I also learned an ironic lesson about my cravings. We have a local restaurant we order ribs form because “I love the ribs” but what found out was I didn’t like the ribs so much, I actually loved the bread (it was great bread), the ribs didn’t do much for me. I don’t get the ribs any more.

  6. Grimstod

    Weight loss is hugely rewarding. Sadly many blame their weight gain on inanimate objects, sorta like they do with school shootings. Anyways the way to change is to change the person and not the an inanimate object. Congratulations on the weight loss and keep it up. I like to think of the human body as having four dimensions. Mind, Flexibility, Aerobic and Anaerobic. Work on all four and you will see the best results.

  7. Ray Chalmers

    anaerobic=weight training, which is ironic as dumbbells and barbells certainly get my heart rate up. Best wishes for continued success in the whole functional medicine dynamic. Recommend searching a documentary called “Forks Over Knives” that might further all our mission that our forks (what we eat) can offset the need for knives (scalpels and surgery). It’s nice to get in a position where you can ponder and maybe flip off all the pharmaceutical commercials on tv for diabetes, high-blood pressure medications, etc, and the list of all the possible side effects. It may be a culture shift, but fresh produce is a heck of a better option.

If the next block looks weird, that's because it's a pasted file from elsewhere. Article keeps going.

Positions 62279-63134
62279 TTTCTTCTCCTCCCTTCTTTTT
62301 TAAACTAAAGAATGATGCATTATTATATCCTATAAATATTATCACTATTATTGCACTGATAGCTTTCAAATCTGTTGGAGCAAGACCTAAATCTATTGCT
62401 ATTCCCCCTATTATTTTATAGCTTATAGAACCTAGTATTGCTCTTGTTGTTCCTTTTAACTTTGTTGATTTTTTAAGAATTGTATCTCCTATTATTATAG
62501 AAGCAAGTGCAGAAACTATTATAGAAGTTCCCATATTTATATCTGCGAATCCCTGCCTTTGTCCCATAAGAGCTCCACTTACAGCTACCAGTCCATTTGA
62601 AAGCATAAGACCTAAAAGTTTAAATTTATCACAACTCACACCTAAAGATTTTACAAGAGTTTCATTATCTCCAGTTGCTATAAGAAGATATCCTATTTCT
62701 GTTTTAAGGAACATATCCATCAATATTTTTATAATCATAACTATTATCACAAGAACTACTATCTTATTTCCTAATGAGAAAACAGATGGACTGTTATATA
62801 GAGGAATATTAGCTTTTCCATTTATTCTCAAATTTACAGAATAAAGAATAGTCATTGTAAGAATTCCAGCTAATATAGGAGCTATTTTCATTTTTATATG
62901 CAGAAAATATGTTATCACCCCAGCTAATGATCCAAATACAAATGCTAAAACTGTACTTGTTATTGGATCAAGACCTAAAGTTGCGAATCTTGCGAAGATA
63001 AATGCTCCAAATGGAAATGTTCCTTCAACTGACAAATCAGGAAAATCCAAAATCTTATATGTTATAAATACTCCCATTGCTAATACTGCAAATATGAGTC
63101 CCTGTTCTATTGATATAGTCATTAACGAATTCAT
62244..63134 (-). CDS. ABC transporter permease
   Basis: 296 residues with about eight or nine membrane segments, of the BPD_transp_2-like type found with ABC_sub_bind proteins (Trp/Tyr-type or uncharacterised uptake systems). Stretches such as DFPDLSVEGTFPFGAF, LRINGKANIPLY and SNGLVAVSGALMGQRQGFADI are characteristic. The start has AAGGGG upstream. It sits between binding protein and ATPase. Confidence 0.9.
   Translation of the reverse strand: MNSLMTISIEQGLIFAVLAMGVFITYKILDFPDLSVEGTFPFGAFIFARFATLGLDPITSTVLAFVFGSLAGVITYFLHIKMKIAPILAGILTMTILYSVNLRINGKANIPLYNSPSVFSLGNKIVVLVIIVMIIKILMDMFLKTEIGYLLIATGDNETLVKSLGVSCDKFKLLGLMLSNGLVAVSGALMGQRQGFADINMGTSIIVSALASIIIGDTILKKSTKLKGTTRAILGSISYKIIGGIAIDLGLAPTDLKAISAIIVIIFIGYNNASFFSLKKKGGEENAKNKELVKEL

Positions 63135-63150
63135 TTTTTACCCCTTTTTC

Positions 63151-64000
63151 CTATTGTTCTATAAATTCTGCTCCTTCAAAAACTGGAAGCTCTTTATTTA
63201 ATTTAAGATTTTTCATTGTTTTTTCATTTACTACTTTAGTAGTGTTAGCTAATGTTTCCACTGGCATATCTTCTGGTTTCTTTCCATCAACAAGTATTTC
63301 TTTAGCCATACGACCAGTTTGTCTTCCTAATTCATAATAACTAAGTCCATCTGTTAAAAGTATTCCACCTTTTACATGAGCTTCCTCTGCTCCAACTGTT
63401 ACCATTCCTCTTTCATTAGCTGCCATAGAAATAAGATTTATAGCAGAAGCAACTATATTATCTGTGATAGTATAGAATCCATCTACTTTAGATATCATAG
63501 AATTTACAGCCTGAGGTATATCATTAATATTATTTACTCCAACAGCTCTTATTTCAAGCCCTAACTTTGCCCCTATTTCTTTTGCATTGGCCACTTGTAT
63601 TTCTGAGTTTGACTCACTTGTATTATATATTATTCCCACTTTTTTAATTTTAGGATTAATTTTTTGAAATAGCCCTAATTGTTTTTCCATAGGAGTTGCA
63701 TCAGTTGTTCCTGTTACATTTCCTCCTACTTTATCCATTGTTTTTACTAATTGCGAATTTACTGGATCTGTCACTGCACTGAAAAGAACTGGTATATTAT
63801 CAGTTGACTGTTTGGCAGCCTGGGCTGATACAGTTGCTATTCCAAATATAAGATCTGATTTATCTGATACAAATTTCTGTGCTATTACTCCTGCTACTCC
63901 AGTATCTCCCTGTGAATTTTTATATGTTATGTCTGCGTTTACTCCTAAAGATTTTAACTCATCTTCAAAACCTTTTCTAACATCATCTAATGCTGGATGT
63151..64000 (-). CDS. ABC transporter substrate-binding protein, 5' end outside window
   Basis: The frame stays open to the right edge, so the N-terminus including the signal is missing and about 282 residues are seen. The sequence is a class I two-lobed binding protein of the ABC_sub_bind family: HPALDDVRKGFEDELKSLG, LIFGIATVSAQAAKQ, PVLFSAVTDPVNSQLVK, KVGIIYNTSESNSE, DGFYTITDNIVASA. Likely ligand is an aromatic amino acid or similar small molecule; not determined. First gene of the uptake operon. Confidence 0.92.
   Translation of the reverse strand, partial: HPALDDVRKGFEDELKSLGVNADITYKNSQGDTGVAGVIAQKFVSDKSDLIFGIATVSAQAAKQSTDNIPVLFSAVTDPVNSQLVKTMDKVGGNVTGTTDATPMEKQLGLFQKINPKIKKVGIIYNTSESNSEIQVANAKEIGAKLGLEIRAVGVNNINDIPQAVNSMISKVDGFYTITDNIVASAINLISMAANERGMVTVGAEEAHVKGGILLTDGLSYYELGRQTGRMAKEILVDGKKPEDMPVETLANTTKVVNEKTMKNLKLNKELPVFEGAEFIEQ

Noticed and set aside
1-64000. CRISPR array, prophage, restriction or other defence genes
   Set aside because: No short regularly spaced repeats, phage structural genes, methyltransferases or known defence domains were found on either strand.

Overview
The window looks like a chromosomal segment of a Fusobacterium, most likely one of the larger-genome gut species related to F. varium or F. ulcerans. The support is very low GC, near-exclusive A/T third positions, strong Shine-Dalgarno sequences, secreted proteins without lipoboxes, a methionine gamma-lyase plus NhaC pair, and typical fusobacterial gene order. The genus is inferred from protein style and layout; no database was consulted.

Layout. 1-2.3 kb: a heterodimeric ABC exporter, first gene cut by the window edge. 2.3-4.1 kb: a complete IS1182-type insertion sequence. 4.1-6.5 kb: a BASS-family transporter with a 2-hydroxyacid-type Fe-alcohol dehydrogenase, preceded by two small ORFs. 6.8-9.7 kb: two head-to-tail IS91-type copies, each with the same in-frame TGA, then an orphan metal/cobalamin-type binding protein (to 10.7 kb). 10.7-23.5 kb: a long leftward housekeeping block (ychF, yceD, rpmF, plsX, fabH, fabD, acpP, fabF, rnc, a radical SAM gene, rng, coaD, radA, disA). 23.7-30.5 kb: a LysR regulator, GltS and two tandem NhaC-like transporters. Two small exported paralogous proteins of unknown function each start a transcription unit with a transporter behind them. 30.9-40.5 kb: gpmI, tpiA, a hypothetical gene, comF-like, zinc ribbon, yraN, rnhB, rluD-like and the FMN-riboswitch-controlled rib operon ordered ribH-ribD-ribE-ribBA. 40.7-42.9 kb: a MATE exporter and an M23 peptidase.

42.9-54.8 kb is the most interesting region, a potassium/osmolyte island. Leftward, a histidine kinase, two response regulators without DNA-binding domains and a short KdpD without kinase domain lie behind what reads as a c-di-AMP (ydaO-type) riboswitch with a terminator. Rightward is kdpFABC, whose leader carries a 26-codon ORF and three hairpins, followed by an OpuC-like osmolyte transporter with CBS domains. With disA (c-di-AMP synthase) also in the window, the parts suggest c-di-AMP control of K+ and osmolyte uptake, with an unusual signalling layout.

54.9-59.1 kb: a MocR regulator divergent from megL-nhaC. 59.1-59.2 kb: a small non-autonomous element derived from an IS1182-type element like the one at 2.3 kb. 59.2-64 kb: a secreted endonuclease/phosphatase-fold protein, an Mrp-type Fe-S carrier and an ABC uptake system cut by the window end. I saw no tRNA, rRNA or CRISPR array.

8. KR

    Congrats on your new healthy lifestyle and the weight loss. We switched to this way of eating a few years ago – not to lose weight but to improve health. There are a couple of good books for people who may have inflammation/pain issues or suffering from mental health issues or who want to save there brains: “No pain, no grain” and “Grain Brain”. Both very enlightening. Also, for anybody having trouble getting off of sugar, try doing a Whole 30 diet. It will help break reset your taste buds and break the addiction. I have found my tastes have changed and now I don’t even like some of the foods I used to.


Comments are closed.